Notice that here we have entered both a future value of $1,000, representing the bond's face value, and a payment of 10 percent of $1,000, or $100, per year, representing the bond's annual coupon. Also notice that we have a negative sign on the bond's price, which we have entered as the present value.

Ross et al.: Fundamentals I III. Valuation of Future I 7. Interest Rates and Bond I I © The McGraw-Hill of Corporate Finance, Sixth Cash Flows Valuation Companies, 2002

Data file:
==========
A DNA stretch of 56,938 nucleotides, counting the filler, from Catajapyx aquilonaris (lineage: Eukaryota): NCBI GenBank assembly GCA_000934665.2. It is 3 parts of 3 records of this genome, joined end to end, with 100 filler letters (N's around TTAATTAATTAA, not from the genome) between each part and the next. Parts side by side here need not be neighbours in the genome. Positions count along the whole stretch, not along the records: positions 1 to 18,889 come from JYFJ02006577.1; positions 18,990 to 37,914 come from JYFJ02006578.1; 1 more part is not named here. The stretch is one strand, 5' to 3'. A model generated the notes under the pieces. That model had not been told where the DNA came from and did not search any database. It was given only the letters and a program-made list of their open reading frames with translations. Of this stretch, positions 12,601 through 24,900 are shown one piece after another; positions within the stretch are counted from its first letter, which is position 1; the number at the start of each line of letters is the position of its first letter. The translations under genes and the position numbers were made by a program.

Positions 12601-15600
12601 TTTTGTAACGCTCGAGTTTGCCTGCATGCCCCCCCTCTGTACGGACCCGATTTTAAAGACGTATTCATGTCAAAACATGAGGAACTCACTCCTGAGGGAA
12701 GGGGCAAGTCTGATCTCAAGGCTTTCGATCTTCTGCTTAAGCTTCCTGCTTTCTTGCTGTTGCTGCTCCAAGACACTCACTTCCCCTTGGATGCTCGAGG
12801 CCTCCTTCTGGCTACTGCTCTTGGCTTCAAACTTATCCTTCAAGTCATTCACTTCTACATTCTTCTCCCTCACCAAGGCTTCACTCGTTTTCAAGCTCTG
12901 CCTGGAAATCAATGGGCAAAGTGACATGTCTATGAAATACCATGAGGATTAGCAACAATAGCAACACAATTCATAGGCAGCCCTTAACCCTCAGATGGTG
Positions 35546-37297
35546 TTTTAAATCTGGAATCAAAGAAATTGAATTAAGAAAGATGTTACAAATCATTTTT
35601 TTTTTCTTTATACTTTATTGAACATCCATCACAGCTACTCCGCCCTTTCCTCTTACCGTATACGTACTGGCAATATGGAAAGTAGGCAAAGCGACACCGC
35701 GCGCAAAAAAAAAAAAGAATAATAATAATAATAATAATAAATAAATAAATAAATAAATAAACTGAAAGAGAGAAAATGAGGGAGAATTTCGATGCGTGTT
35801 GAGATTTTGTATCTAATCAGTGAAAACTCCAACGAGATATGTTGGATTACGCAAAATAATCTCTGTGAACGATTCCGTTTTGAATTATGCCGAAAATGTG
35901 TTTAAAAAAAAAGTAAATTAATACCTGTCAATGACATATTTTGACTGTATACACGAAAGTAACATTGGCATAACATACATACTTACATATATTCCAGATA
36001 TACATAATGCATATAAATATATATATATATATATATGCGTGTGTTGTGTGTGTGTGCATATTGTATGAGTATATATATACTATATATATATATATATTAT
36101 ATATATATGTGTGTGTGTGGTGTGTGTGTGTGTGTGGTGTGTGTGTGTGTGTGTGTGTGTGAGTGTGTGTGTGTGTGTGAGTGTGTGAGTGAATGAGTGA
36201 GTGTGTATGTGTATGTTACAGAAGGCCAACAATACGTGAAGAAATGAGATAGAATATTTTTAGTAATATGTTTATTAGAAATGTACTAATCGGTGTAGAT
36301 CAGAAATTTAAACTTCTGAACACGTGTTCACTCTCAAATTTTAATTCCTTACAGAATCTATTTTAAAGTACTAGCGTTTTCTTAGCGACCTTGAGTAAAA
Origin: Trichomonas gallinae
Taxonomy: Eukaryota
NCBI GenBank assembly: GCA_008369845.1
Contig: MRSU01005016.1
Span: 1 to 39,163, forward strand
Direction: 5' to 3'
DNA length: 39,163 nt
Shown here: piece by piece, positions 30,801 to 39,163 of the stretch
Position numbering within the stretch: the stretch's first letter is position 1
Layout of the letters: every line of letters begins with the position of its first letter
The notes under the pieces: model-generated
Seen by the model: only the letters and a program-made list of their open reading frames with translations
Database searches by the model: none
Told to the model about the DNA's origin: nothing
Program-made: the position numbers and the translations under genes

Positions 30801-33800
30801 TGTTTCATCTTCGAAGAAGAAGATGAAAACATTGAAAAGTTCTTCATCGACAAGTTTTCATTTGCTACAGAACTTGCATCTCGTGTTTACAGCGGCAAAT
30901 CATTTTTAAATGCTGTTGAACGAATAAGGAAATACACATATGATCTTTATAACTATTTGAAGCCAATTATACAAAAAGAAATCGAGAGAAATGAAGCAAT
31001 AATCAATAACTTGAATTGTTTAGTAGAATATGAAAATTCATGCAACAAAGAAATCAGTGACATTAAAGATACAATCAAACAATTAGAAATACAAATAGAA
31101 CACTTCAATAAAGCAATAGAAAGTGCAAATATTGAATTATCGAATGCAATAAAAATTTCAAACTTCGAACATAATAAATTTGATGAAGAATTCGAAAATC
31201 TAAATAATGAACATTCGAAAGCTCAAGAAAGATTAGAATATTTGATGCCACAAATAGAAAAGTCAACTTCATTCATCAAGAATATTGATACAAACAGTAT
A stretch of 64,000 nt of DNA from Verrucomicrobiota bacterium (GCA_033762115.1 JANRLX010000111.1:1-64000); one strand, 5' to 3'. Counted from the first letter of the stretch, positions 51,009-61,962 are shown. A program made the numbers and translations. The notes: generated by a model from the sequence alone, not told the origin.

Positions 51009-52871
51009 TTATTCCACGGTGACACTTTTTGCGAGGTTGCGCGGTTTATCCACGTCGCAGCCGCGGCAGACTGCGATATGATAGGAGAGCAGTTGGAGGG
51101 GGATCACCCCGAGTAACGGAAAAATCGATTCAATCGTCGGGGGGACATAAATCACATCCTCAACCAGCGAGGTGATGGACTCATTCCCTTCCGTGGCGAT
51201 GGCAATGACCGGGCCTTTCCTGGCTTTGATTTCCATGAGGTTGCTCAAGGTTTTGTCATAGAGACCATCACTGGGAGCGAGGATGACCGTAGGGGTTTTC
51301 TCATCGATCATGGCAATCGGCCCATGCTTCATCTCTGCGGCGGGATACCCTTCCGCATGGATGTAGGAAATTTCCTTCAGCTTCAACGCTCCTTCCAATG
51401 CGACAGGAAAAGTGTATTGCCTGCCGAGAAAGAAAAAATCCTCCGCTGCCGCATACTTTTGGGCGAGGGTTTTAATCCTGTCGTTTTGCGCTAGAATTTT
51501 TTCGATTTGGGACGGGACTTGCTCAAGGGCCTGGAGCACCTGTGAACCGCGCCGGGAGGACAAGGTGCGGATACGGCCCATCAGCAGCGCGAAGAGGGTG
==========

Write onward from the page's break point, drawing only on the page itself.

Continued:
Edition, Alternate Edition

210 PART THREE Valuation of Future Cash Flows

For the second bond, we now know that the relevant yield is 11 percent. It has a 12 percent coupon and 12 years to maturity, so what's the price? To answer, we just enter the relevant values and solve for the present value of the bond's cash flows:


0 0

Post a comment